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Update to How the Financial Stimulus Affects Your 2020 Charitable Contributions

On Monday, April 13, 2020 we published an article on the signing of the Coronavirus Aid, Relief, and Economic Security Act, and the tax benefits the act has on charitable donations. Following is a summary and update to the original article.

Among provisions designed to lighten the economic burden of COVID-19, the CARES Act includes important measures to incentivize charitable giving for both individuals and corporations. These measures are intended to galvanize charitable support for the health care nonprofits at the front lines of the COVID-19 pandemic.  

Read on to understand how the CARES Act could impact your charitable giving plans for the 2020 tax year.

Universal Charitable Deduction for Donations

Under current tax law, you must itemize your taxes in order to claim a charitable tax deduction. For those who take the standard deduction, there is no additional deduction for charitable donations.

Now under the CARES Act, any person can claim a charitable deduction—whether itemizing taxes or not—for cash donations to public charities for a total up to $300 when filing taxes for the 2020 calendar year. (This deduction does not apply to contributions to donor-advised funds.)

Suspended Annual Giving Limits

For taxpayers who itemize their returns, the CARES Act allows charitable deductions of up to 100 percent of adjusted gross income on taxes filed for 2020, up from 60 percent. So, for example, a person with an adjusted gross income of $100,000 can make charitable gifts totaling $100,000 in the 2020 calendar year and claim all of it as a deduction on 2020 tax returns.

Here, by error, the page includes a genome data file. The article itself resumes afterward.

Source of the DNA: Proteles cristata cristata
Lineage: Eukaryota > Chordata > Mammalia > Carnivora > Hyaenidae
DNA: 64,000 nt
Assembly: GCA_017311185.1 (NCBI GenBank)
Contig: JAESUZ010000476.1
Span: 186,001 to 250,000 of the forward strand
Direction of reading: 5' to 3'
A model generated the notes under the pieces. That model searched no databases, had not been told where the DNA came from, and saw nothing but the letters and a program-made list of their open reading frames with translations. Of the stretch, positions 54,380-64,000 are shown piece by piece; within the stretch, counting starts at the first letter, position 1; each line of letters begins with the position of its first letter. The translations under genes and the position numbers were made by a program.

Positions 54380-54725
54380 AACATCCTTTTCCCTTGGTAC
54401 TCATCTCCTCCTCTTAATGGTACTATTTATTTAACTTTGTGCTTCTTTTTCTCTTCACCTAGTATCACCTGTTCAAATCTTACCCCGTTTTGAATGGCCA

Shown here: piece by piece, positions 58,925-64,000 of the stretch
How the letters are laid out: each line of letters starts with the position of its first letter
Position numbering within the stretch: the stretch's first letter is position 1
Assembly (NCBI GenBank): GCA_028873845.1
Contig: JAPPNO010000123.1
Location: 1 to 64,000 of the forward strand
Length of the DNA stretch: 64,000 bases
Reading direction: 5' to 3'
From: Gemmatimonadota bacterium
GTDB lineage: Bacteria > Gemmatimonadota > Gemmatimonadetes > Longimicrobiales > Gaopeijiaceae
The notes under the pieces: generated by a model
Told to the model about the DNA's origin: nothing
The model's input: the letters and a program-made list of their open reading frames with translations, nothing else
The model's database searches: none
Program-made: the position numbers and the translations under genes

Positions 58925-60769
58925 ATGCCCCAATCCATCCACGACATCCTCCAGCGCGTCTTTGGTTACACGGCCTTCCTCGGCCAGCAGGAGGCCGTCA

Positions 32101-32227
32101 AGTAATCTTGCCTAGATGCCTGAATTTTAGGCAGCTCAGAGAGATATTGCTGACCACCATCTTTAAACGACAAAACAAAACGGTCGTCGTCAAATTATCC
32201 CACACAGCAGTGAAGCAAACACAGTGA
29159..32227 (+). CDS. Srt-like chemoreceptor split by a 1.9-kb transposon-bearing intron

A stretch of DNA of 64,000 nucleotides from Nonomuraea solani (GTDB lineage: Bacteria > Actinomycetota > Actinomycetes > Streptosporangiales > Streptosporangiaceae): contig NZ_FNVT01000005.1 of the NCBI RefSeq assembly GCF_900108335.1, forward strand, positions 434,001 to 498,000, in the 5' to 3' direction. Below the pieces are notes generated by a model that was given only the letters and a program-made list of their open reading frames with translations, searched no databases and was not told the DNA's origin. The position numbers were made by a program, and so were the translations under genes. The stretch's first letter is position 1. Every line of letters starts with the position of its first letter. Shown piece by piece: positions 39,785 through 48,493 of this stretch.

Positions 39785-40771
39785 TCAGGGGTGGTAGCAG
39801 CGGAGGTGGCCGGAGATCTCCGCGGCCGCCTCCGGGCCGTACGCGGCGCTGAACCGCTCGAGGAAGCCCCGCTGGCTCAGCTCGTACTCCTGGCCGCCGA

This annual giving cap increase also extends to corporations, which can now deduct up to 25 percent of gross annual income for charitable deductions (up from 10 percent) and deduct up to 25 percent for food donations (up from 15 percent).

IRA Gifts

The IRA charitable rollover remains available in 2020. Under the CARES Act, the required minimum distributions (RMDs) are waived for 2020. This waiver of RMDs applies to the following groups whether directly impacted by COVID-19 or not:

  • Any IRA owner who is 72 or older in 2020

  • Any IRA owner who turned 70 ½ in 2019, did not take an RMD in 2019, AND planned to take a delayed RMD by April 1, 2020

  • All beneficiaries of inherited IRAs for decedents who died prior to 2020

Additionally, withdrawals from an individual’s IRA in 2020 are no longer deemed to be a RMD. If you have taken a RMD withdrawal in 2020, you may now transfer what was withdrawn back into the IRA within 60 days of withdrawal date.

Donor-Advised Funds

Deduction limitations for charitable gifts to donor-advised funds, private non-operating foundations and supporting organizations were not changed under the CARES Act.

COVID-19 Rapid Response

Your partnership is vital—now more than ever. Our physician-scientists at Barnes-Jewish Hospital and Washington University School of Medicine are collaborating to create solutions to combat COVID-19. Donor investment ensures our rapid response to the most urgent health care needs and priorities. Learn more about BJC HealthCare’s response to COVID-19—and take advantage of tax incentives while keeping this critical work moving at

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